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December 7th 2011 2:00 pm

Price of the Next Generation of Video Games

Talk of the next generation of home consoles is starting to appear on nearly every video game website. It got me thinking about what the price will be per game. With every generation, the prices of games have increased by $10.

Now I don't know about everyone out there, but $59.99 is my limit and the game has to amazing for me to even consider purchasing it at that price. I do most of my shopping on Amazon.com and I wait for their video game sales.

Yet I can't say that I feel confident that games won't go up to $69.99 for "regular" editions for the next generation of gaming.

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13 replies

$45-$50 is my limit. I'll wait the extra week or so for the game to drop from $60, and I sure as heck won't be purchasing games if they rise to $70. Steam has spoiled me already, and with some of the high quality indie games coming out under $20 (and usually on sales for under $10) I can't justify the normal costs unless its a MUST have game (and those are far and few, personally).
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I have a feeling we are going to see more of a split in pricing. At current pricing levels, there are only the blockbuster games make any money. These blockbuster games will remain (probably at the same $59.99 price) but there will be fewer games at this level.

I think we'll start to see more iOS, Android, or Xbox Live Arcade style games on consoles that have lower development costs and a lower price.
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With the ability to get great games for my iPhone or iPad and the corresponding ability to use airplay to display on my big screen via my Apple TV, I have a hard time with anything these days above $10. I will never pay $50-60 for a game.
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I recall seeing Funcoland (now Gamestop) ads in Gamepro in the early 90s listing games like Breath of Fire for $80 so they've definitely gone down over time. I paid $60 for a new copy of Rayman Origins last week on PS3 and I think that's still too much. $40-$50 is usually the sweet spot for my pocket.
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It's been a while, but I recall paying $70 for my copy of Mortal Kombat II for the Sega Genesis back in the day. I feel like video game prices has stayed fairly consistent, outside of special edition games that are quite pricey. I tried looking for old game ads to see how much stuff cost, but I couldn't find anything.
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Depends on the game. If someone offered me a working TurboGrafx16 with Cosmic Fantasy 2, I'd be sorely tempted to pay as much as $100 for the game alone. Sigh... if only I still had all the stuff I sold years ago. :)

I will say, though, that the $39.99 price point for 3DS games is rather irritating. Especially since the ones I want right now are all Nintendo titles, and we know they almost never discount their carts. Mario Kart DS still costs the same price it did when it was released. So, waiting for Ocarina of Time, Mario Kart 7, and the new 3D Mario to come down in price will amount to waiting for some other sap to get bored with their copy and sell it through Amazon or eBay.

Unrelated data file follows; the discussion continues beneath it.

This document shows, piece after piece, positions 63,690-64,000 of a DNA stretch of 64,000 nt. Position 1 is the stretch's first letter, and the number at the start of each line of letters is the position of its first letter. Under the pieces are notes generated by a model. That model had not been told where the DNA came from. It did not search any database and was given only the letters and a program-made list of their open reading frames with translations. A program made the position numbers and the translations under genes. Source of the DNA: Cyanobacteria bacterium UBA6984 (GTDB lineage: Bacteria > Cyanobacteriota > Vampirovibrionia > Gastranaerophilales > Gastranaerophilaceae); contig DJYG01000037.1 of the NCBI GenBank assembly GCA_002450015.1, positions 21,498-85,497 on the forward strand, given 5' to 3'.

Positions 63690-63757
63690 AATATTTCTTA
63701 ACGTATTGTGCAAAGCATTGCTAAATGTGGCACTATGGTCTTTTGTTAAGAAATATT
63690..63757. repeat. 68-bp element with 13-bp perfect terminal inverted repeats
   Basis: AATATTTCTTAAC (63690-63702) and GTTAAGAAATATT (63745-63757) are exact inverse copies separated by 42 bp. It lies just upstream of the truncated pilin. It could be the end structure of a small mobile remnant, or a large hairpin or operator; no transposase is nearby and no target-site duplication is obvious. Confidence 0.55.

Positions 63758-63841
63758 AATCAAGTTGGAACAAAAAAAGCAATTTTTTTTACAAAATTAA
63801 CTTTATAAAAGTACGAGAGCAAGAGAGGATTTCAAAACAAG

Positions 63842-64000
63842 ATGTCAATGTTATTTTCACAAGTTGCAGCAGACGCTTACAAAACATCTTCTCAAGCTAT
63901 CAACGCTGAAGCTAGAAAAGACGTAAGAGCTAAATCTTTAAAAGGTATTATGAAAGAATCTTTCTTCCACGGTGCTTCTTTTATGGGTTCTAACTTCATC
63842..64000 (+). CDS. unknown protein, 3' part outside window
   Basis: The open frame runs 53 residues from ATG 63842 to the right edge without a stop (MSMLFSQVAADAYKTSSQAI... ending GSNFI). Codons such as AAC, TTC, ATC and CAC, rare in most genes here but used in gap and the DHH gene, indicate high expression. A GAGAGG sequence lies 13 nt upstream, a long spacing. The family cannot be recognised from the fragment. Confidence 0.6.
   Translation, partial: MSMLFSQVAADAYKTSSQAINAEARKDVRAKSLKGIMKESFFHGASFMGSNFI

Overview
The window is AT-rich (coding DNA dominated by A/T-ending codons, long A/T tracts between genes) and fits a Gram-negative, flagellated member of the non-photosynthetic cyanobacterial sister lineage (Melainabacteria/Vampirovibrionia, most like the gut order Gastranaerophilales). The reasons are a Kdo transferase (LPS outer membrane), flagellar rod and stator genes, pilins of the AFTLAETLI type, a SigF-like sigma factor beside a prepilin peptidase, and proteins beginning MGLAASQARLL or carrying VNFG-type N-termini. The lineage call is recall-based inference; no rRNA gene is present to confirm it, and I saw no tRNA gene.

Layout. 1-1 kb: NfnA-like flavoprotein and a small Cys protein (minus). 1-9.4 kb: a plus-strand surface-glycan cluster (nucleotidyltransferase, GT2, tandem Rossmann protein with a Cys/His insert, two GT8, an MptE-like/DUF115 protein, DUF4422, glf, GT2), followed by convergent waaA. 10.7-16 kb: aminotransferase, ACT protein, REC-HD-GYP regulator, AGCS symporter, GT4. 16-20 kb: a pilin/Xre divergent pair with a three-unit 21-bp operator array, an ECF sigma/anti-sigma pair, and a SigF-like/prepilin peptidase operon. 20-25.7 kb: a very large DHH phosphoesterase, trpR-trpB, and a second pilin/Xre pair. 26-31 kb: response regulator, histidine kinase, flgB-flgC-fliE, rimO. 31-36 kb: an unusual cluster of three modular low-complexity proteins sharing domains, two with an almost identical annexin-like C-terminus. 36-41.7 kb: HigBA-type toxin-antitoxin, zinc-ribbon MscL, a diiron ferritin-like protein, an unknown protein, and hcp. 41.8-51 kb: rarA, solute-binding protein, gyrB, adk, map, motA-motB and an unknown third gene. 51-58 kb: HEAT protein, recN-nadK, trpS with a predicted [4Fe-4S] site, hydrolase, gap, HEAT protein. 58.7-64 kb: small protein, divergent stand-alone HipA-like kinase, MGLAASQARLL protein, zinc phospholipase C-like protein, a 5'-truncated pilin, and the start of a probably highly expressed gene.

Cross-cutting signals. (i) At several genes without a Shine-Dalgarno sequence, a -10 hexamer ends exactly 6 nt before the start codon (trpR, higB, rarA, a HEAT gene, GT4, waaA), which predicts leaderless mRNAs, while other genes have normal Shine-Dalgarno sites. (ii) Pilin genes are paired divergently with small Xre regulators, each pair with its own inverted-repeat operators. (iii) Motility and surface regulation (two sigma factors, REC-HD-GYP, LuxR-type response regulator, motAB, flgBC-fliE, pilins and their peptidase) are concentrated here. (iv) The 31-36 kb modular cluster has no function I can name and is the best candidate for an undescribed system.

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Yeah, I concur that video game prices have stayed really stable over the generations, possibly even getting cheaper. I am feel pretty confident that they will stay at the $59 mark for the next generation as well.

What I'm more interested in is how much the consoles themselves will be out of the gate. That is an area where they seem to have risen over the generations as opposed to the games.
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Games were more expensive when they were still released on cartridges, as much as $70 or $80 (depending on the game). The switch to optical media actually brought the prices down to the $40–$50 range for a time, but we seem to be creeping back upward again, I think due to the amount of resources that go into creating some of these next-gen, A-list titles.
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Either $69.99, or, we'll see lots of games holding the $59.99 price point that require in-game purchases for multi-player capability, etc.
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I would say baseline would be $69.99 with some titles $79.99 if the pricing pattern I've noticed holds.
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I think their will be a heavy push toward downloadable games at variety of price points. This is a much better model for the publishers because it kills the resale/trade-in methods. With Triple-A Blu-ray disc titles selling for around $70-80 like you said.

This upcoming generation of console is probably the first to not be utilized fully simply because of the incredible costs associated with hand crafting a game to efficiently utilize the 8 GB of memory. That's a HUGE jump from 0.5 GB. This combined with the downloadable content not being able to balloon to blu-ray sized 30 or 60 GB download sizes due to home bandwidth limitations.
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I think prices may easily reach $ 70 by the next generation. On top of that, be prepared to see even more launch day DLC so that the dev can earn more money without the price going up too much.
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prob less than a Gallon of GAS
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